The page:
Revealing your identity...for an Easter egg

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Research carried out this Easter outside Victoria Station in London has found that 81 percent of people were willing to part with all the personal information needed to steal their identity for the chance to win an Easter egg.

The survey by Infosecurity Europe was carried out to raise awareness of the dangers of giving personal information to strangers who could then commit identity theft. The researchers presented the survey as research into the significance of Easter, telling commuters that if they took part in the survey they would be entered into a drawing for an Easter egg bonanza worth £60 ($110).

To put the public at ease, 300 people were asked questions about their knowledge of Easter and Easter egg consumption. Seemingly innocent questions were inserted into the conversation to find out the details needed to steal their identities, such as date of birth and mother's maiden name.

The first question researchers asked was, "What is your name?" Everyone surveyed gave their names. They were then asked a series of questions about Easter and the tradition of giving Easter eggs. They were also asked if they gave any of their Easter eggs to their pets (89 percent said they had) and when asked what their pets name was 86 percent of respondents then went on to give their pet's name. When asked if there was a tradition of giving Easter eggs in their family, 76 percent said there was and when asked for the names of their mothers and fathers families, 80 percent revealed their mothers maiden name.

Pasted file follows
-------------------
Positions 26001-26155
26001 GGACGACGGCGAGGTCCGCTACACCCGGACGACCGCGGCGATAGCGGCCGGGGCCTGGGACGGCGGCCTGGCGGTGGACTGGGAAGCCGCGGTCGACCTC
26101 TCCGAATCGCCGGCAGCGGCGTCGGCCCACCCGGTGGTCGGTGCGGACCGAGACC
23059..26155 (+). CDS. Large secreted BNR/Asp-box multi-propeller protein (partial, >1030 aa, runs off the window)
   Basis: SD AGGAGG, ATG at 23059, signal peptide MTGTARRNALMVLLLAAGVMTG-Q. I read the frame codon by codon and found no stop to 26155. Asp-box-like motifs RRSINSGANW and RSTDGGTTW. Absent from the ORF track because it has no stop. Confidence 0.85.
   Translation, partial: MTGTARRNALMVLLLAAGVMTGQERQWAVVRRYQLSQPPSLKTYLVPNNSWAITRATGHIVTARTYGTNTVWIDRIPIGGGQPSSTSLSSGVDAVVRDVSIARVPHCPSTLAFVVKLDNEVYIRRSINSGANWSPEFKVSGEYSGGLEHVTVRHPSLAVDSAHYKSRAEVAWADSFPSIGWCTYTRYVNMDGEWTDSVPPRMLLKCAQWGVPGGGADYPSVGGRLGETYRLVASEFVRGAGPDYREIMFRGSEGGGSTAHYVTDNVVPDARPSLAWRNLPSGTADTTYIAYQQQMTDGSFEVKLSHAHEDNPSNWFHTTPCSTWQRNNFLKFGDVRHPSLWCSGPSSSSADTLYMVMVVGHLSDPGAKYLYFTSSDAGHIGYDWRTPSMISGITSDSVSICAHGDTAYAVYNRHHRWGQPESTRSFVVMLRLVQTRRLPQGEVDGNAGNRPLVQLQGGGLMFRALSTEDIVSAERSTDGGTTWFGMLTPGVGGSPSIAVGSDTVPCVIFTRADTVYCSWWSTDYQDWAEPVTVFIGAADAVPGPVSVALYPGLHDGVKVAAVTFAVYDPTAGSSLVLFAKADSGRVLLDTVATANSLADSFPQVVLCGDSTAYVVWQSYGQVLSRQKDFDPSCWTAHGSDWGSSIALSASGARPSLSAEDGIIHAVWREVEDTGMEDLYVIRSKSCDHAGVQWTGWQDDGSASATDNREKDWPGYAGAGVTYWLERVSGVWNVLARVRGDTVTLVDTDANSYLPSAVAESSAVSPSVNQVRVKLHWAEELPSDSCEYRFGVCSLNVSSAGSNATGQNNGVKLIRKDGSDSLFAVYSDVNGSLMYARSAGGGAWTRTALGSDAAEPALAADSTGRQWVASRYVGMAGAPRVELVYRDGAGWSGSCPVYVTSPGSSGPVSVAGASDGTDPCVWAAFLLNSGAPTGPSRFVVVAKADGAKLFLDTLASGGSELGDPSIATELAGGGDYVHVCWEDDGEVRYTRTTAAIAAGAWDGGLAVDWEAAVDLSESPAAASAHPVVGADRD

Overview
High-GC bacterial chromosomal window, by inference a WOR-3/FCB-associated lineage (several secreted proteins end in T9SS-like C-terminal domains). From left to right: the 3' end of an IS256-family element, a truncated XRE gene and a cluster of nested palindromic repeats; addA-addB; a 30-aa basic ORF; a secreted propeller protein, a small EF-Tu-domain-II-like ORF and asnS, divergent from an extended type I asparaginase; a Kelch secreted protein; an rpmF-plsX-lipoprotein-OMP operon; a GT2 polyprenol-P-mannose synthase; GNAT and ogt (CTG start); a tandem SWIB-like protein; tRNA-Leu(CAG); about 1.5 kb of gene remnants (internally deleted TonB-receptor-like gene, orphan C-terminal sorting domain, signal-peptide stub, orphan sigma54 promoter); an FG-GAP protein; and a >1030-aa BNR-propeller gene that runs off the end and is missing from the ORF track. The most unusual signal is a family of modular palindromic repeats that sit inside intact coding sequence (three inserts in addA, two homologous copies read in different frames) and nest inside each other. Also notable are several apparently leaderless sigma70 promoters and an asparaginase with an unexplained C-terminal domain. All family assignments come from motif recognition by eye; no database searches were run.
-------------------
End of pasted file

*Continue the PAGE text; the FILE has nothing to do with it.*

All of the commuters gave their address and post code so that the Easter egg feast could be sent to them if they won. Mother's maiden name and first school are key pieces of identity information used by banks and utility companies in their identity-checking procedures.

Finding out respondents' dates of birth was also fairly easy with 82 percent giving this information, as the researchers pointed out it was needed to establish their age group for survey demographics and to prove they had participated in the survey. Some 90 percent gave their home phone number in case there was a problem delivering the chocolate.

"Individuals should never give more information about their biographical or attributed identity than they have to as this information can be extremely damaging if it is misused or falls into the wrong hands, and they should never give the information to someone that they do not know they can trust," said Lord Erroll, who is giving the opening keynote address on identity at Infosecurity Europe.

"If someone calls you to offer you a mobile phone you should not give them your bank details until you have verified who they are by phoning the company's main switchboard and never send cash to salespeople offering you investments that sound too good to be true, even if it is a delicious Easter Egg!"

Copyright © SC Magazine, US edition
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